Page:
Fictiv Raises Big Cash

By on March 6th, 2019 in Corporate

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 A prototype produced by Fictiv [Source: TechCrunch]
A prototype produced by Fictiv [Source: TechCrunch]

Fictiv has raised a huge US$33M.

Fictiv is an on-demand manufacturing platform, and that includes a variety of manufacturing processes and tools, including 3D printing. A couple of years ago we had a look at Fictiv and interviewed their CEO, Dave Evans.

The California-based company is actually not a factory itself, but is in fact a network of factories in which a large number of manufacturing participants provide the services provided to Fictiv customers. They provide a wide variety of manufacturing services including CNC milling, injection molding and of course, 3D printing.

In a recent report on TechCrunch, it seems that the company has raised US$33M and TechCrunch believes this places total company valuation near US$100 million. That’s a pretty large valuation for a company that actually doesn’t have its own equipment. However, the services to the clients are what matter in this case.

Fictiv’s original focus has been on helping startups produce prototypes. This is actually quite a difficult problem because startups don’t often have access to the manufacturing equipment necessary to produce the prototypes. They also often don’t have the skills required to operate the equipment required to make prototypes. This is what Fictiv is providing.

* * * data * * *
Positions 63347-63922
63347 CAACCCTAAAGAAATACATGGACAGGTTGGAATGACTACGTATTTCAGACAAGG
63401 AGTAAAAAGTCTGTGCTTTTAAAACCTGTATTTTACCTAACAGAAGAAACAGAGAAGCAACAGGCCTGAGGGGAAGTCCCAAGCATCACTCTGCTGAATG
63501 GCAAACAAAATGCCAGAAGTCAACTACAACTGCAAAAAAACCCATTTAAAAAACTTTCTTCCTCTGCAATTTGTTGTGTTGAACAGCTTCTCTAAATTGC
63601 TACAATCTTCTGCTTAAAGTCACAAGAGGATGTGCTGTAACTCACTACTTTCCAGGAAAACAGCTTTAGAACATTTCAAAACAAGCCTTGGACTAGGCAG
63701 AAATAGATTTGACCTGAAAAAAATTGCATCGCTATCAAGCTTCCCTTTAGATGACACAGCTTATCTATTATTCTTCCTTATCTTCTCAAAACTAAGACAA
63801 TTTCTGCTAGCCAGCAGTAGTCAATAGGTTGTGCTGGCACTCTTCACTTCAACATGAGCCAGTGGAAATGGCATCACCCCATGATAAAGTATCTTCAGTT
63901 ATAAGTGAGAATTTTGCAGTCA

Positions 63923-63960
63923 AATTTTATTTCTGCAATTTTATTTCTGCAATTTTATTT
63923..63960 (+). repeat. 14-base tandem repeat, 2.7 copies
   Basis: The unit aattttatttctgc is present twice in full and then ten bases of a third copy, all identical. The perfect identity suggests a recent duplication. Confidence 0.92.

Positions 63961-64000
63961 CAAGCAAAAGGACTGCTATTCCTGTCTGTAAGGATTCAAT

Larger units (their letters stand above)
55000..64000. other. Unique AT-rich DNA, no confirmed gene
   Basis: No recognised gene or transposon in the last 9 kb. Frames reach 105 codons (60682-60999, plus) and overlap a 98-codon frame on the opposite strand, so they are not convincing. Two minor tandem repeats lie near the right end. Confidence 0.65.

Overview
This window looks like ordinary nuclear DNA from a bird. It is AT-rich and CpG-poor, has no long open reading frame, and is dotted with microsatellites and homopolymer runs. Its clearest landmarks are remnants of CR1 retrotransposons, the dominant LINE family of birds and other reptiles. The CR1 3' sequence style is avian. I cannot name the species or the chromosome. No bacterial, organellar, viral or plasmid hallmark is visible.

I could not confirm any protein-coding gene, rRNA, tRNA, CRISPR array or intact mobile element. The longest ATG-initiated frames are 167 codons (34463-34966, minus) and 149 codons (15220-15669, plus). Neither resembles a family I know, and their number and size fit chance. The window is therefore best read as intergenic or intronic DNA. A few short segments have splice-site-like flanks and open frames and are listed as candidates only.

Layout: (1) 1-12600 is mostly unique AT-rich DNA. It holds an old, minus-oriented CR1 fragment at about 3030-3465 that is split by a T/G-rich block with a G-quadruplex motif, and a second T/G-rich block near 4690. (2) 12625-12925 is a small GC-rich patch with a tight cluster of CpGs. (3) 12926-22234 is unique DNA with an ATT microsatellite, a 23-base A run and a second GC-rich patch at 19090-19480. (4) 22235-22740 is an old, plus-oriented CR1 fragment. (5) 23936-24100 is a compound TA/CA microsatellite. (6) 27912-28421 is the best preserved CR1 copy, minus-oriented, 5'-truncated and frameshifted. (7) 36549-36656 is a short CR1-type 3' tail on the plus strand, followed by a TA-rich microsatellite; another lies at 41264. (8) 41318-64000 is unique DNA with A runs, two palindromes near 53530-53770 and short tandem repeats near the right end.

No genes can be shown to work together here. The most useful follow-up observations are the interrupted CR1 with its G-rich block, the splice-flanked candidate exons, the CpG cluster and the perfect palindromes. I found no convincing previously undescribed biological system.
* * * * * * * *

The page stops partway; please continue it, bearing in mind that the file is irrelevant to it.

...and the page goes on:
Yes, there are plenty of manufacturing operations out there, but very often they’re not appropriate for use by startups. Startups usually require only limited quantities of product, and that can be financially inefficient for large traditional manufacturing services.

I suppose this is another form of low-volume manufacturing, something we’ve seen several times in the 3D printing space. This is because 3D printing is often less expensive when used at lower quantities of units; traditional manufacturing usually requires very large quantities of product to be of any efficiency.

I think Fictiv might be an example of the future form of this type of operation in that it’s providing a series of different manufacturing services to clients. This is as opposed to a service that provides only 3D printing, or only CNC milling, for example.

The new way forward is to focus on the client and although a client might want a 3D printed part, say, they likely also require a number of other manufacturing services as well. The best way of providing that is through one-stop shopping.

Fictiv and companies like it do provide this type of service, even though they don’t have the equipment themselves. Essentially they are a layer on top of miscellaneous manufacturing services and transform them into a single coherent service that could be used by clients more easily.

We may see over the next few years a shift towards this type of service rather than the more specific services we’ve seen in the past.

It’s not clear what exactly the US$33M will be used for but certainly I suspect Fictiv would be using it to expand their operations and increase their business.

Via TechCrunch

By Kerry Stevenson

Kerry Stevenson, aka "General Fabb" has written over 8,000 stories on 3D printing at Fabbaloo since he launched the venture in 2007, with an intention to promote and grow the incredible technology of 3D printing across the world. So far, it seems to be working!